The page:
Globally, there appears to be considerable variability in hearing screening programs for school children. In the Philippines; there is no standardized program for hearing screening in school children that is recommended by the national government; physicians; audiologists and schools. This may be due to lack of advocacy; insufficient local research material to be used as basis; lack of skilled personnel and insufficient equipment such as audiometers; tympanometers and soundproof booths; as recommended standards in developed countries. There is a need for research-based evidence to formulate an applicable and feasible mass hearing screening program suited for the conditions in the Philippines. The screening program must be relevant; accurate; safe; and practical. The most common causes of hearing loss in Filipino school children are otitis media and impacted cerumen; both amenable to resolution if detected early and treated adequately [7,8]. A screening program is that which can at least identify these conditions; and any possible hearing loss; is a good starting point in the goal of formulating a standardized program in the country.

In the search for a method to recommend for a mass hearing screening program for children in the school setting; this study examines a device that has been proposed to be used for hearing screening [9,10]. The device is a battery-operated instrument called a hand-held hearing screener that proposes to check the hearing ability of a patient safely; quickly and easily; so that its correct usage may possibly be learned and done by nurses and teachers who are present in the school. This will address the concern of lack of skilled personnel or audiologists to conduct the hearing screening tests. It is intended to be used for the playback of acoustic signals with specific volume and in specific order at the push of a button. The hearing screener is easy to use; handy; requires low-maintenance and is easily available. It was used for 120 elderly patients and has been found to have a sensitivity of 85% and specificity of 100% using PTA as gold standard [10]. Using the same device; 200 adults at a tertiary hospital were screened in a quiet room and it was found to have a sensitivity of 78.4% and specificity of 95.5% using PTA as gold standard [9]. The device seems to be accurate in detecting the absence of hearing loss; but may not be as satisfactory in detecting the presence of hearing loss. It also was found in one study to be more sensitive in detecting moderate-severe hearing losses which is hearing thresholds ranging from 56-70 dB HL; and may fail to detect mild hearing loss which is hearing thresholds ranging from 26 to 40 dB HL [9]. This is also true for the screening method called the Philippine National Ear Institute (PNEI) Method; which had been found to be useful in detecting moderate-profound hearing losses [11,12]. The PNEI Method of screening for hearing concerns in school children uses the penlight to view the external ear and the tympanic membrane; and the 512 Hz tuning fork to screen for hearing loss. The 512 Hz tuning fork is struck against the examiner’s hypothenar eminence and presented to the child’s ear; and the child’s affirms hearing the sound by raising his hand. This method; when performed in the school setting by otorhinolaryngologists and school nurses; has been found to be accurate in detecting moderate to profound hearing loss in children [11,12]. The search continues for other tools that can be used for a hearing screening program in school children that may be accurate and feasible alone or in combination with other methods. Depending on the outcome of this study; combined with other researches; recommendations and algorithms may be formulated for a comprehensive hearing screening program in the school setting.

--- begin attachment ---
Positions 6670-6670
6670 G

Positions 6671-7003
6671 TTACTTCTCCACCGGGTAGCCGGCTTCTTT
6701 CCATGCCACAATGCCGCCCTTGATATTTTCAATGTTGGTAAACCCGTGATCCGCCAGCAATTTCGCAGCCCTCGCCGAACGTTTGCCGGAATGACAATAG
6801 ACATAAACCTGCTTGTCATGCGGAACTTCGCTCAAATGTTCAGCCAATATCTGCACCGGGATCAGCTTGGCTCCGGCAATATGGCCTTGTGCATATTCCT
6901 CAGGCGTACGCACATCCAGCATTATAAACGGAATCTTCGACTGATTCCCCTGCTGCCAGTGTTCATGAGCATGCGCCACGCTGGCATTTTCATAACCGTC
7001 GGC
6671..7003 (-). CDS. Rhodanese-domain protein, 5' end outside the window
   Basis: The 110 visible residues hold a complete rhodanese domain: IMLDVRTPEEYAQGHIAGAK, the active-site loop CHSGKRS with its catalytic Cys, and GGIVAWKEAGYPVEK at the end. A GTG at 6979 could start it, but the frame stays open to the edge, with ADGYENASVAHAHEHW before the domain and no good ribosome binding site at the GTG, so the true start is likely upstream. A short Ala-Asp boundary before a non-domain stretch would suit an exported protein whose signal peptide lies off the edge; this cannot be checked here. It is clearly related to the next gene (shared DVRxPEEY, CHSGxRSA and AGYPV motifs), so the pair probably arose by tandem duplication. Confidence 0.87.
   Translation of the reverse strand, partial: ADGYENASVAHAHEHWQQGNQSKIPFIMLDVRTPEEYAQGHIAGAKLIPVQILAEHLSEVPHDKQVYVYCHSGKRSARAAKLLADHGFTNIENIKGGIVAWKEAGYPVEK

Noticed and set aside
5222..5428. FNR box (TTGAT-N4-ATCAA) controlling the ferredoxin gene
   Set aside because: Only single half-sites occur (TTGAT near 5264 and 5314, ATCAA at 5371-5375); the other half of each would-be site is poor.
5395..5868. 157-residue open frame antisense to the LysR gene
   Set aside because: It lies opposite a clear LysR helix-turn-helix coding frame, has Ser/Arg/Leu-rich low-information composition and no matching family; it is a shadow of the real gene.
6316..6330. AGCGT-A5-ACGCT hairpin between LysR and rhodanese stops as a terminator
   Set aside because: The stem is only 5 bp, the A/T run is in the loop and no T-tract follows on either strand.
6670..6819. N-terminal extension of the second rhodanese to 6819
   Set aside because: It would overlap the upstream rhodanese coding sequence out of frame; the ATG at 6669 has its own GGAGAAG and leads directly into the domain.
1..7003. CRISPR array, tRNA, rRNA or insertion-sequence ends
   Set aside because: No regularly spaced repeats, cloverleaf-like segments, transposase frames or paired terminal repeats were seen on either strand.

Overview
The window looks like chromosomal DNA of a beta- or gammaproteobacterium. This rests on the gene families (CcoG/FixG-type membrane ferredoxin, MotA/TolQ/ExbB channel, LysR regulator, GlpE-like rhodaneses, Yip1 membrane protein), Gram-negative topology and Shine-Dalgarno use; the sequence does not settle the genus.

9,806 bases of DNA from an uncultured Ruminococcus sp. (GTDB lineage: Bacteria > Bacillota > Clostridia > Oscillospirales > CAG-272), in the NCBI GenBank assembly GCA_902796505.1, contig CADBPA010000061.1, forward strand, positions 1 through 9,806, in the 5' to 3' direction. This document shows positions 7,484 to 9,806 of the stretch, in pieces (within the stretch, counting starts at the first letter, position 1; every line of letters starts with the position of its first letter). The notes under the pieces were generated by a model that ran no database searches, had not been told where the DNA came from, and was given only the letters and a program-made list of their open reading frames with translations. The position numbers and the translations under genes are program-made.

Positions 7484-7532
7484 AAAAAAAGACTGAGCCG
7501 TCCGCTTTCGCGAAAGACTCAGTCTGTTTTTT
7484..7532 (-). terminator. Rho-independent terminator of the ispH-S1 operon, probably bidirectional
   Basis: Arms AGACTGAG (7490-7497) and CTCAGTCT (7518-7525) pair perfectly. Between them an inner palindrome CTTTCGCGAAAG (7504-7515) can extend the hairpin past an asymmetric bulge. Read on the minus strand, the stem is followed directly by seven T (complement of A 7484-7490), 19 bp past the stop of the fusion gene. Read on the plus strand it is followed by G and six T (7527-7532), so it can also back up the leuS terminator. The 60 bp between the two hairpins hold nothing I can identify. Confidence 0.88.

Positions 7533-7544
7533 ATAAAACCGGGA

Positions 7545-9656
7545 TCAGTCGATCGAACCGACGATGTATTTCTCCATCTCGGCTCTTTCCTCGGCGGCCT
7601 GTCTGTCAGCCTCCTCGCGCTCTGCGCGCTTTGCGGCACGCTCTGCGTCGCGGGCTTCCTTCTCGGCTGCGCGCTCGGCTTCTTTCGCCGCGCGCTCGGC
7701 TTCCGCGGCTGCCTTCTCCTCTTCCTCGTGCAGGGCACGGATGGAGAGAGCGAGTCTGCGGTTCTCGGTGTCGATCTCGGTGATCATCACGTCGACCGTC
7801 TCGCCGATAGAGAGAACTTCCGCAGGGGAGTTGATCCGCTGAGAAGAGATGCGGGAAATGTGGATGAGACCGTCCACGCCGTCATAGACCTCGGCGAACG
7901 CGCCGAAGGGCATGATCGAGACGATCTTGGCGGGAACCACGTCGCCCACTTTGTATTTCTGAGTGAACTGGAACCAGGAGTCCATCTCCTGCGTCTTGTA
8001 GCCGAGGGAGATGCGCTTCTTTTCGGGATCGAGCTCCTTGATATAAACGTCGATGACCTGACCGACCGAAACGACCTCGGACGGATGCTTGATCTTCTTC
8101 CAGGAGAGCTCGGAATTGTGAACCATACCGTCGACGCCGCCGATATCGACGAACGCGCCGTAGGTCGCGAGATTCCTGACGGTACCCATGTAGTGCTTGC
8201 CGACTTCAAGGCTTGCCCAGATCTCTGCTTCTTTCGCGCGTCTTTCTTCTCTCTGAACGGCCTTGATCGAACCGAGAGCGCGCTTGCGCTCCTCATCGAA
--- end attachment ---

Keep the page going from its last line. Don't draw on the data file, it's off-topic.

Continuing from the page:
The general objective of this study is to determine the accuracy of the hearing screener device as a hearing screening tool to be used in the school setting for elementary school children. The specific objective of this study is to determine the sensitivity; specificity and positive predictive value of the hearing screener device using pure tone screening audiometry as the gold standard.

Materials and Methods

The protocol of the study was approved by the Ethics Review Board of the University of the Philippines-National Institutes of Health; and conducted in three schools in Metro Manila; Philippines; during regular school days. All grade one elementary school children whose parents or guardians gave consent were included. There was 73% coverage of the entire population under study. Each child passed through five stations:

First station: Assignment of a chart and collection of demographic data.

Second station: Otoscopy by an otorhinolaryngologist on each ear of the child using a Welch-Allyn otoscope.

For the Third and Fourth stations, the use of a soundproof booth is ideal. However; a soundproof booth is expensive to construct and is not available in majority of the schools. A soundproof booth was thus not available for use in the schools included in this study. Thus; prior to the test; the ambient sound in each of the test rooms was determined. Best efforts were done to control the ambient noise and it was repeatedly determined and noted using TES 1350A Sound Level Meter prior to each child’s screen in stations three and four. The hearing screener (Siemens Hear Check Navigator) test and the screening audiometry test for each child were conducted only when the ambient noise was 50 dbA or less. When the ambient sound was greater than 50 dBA; the environment was controlled; and the test proceeded only when the ambient sound had dropped to 50 dBA or less.